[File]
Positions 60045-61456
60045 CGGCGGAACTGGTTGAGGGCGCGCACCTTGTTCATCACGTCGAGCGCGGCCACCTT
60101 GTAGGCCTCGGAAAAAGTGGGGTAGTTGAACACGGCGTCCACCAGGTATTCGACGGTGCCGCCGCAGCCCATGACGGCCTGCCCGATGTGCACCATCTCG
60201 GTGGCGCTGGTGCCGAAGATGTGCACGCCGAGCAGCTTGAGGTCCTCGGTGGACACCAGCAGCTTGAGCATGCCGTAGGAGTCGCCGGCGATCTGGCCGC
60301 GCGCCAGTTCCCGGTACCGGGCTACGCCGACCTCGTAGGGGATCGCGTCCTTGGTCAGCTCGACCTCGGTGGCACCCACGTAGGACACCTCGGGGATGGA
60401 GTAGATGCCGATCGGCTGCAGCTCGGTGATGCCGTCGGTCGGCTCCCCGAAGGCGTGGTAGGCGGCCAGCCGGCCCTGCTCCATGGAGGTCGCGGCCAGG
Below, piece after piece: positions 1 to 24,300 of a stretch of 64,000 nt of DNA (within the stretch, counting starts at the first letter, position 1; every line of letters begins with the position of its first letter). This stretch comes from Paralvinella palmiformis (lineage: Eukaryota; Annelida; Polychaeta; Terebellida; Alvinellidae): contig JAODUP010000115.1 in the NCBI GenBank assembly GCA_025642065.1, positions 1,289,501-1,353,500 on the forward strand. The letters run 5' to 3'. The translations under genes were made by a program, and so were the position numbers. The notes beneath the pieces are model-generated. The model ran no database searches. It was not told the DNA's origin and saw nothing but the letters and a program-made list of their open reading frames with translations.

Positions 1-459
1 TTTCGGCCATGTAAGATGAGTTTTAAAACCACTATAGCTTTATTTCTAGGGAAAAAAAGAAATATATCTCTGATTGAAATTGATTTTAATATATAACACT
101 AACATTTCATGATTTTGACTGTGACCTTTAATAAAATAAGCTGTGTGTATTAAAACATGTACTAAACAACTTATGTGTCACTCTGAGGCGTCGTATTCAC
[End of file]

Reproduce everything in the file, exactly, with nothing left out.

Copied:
Positions 60045-61456
60045 CGGCGGAACTGGTTGAGGGCGCGCACCTTGTTCATCACGTCGAGCGCGGCCACCTT
60101 GTAGGCCTCGGAAAAAGTGGGGTAGTTGAACACGGCGTCCACCAGGTATTCGACGGTGCCGCCGCAGCCCATGACGGCCTGCCCGATGTGCACCATCTCG
60201 GTGGCGCTGGTGCCGAAGATGTGCACGCCGAGCAGCTTGAGGTCCTCGGTGGACACCAGCAGCTTGAGCATGCCGTAGGAGTCGCCGGCGATCTGGCCGC
60301 GCGCCAGTTCCCGGTACCGGGCTACGCCGACCTCGTAGGGGATCGCGTCCTTGGTCAGCTCGACCTCGGTGGCACCCACGTAGGACACCTCGGGGATGGA
60401 GTAGATGCCGATCGGCTGCAGCTCGGTGATGCCGTCGGTCGGCTCCCCGAAGGCGTGGTAGGCGGCCAGCCGGCCCTGCTCCATGGAGGTCGCGGCCAGG
Below, piece after piece: positions 1 to 24,300 of a stretch of 64,000 nt of DNA (within the stretch, counting starts at the first letter, position 1; every line of letters begins with the position of its first letter). This stretch comes from Paralvinella palmiformis (lineage: Eukaryota; Annelida; Polychaeta; Terebellida; Alvinellidae): contig JAODUP010000115.1 in the NCBI GenBank assembly GCA_025642065.1, positions 1,289,501-1,353,500 on the forward strand. The letters run 5' to 3'. The translations under genes were made by a program, and so were the position numbers. The notes beneath the pieces are model-generated. The model ran no database searches. It was not told the DNA's origin and saw nothing but the letters and a program-made list of their open reading frames with translations.

Positions 1-459
1 TTTCGGCCATGTAAGATGAGTTTTAAAACCACTATAGCTTTATTTCTAGGGAAAAAAAGAAATATATCTCTGATTGAAATTGATTTTAATATATAACACT
101 AACATTTCATGATTTTGACTGTGACCTTTAATAAAATAAGCTGTGTGTATTAAAACATGTACTAAACAACTTATGTGTCACTCTGAGGCGTCGTATTCAC